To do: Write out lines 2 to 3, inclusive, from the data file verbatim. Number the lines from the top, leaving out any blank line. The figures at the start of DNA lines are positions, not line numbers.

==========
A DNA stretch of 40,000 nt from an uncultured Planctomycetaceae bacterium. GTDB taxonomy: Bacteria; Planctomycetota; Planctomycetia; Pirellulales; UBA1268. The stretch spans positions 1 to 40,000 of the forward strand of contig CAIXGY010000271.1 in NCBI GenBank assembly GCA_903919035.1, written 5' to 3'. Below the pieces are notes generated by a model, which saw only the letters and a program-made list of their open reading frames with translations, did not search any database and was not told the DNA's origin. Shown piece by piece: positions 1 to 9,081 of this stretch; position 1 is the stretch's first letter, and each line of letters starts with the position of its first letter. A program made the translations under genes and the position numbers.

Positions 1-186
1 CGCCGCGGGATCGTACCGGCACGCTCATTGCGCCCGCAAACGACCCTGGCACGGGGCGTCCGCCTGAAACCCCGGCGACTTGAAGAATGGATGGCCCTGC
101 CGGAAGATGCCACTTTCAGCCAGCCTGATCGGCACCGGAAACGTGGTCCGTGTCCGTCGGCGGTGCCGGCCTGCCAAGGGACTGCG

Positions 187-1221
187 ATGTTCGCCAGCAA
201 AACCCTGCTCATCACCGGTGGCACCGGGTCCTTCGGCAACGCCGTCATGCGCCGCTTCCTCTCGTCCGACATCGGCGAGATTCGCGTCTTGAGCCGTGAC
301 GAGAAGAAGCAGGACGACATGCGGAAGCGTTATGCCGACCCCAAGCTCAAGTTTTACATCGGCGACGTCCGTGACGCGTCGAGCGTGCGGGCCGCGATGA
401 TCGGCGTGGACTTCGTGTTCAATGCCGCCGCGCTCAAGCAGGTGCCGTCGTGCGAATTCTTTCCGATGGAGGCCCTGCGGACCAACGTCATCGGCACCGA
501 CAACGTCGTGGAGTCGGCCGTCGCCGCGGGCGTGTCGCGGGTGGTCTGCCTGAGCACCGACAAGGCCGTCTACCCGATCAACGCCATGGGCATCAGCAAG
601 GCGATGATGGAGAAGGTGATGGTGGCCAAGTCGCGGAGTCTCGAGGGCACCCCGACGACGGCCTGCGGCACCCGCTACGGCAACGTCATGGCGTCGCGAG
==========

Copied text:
Positions 1-186
1 CGCCGCGGGATCGTACCGGCACGCTCATTGCGCCCGCAAACGACCCTGGCACGGGGCGTCCGCCTGAAACCCCGGCGACTTGAAGAATGGATGGCCCTGC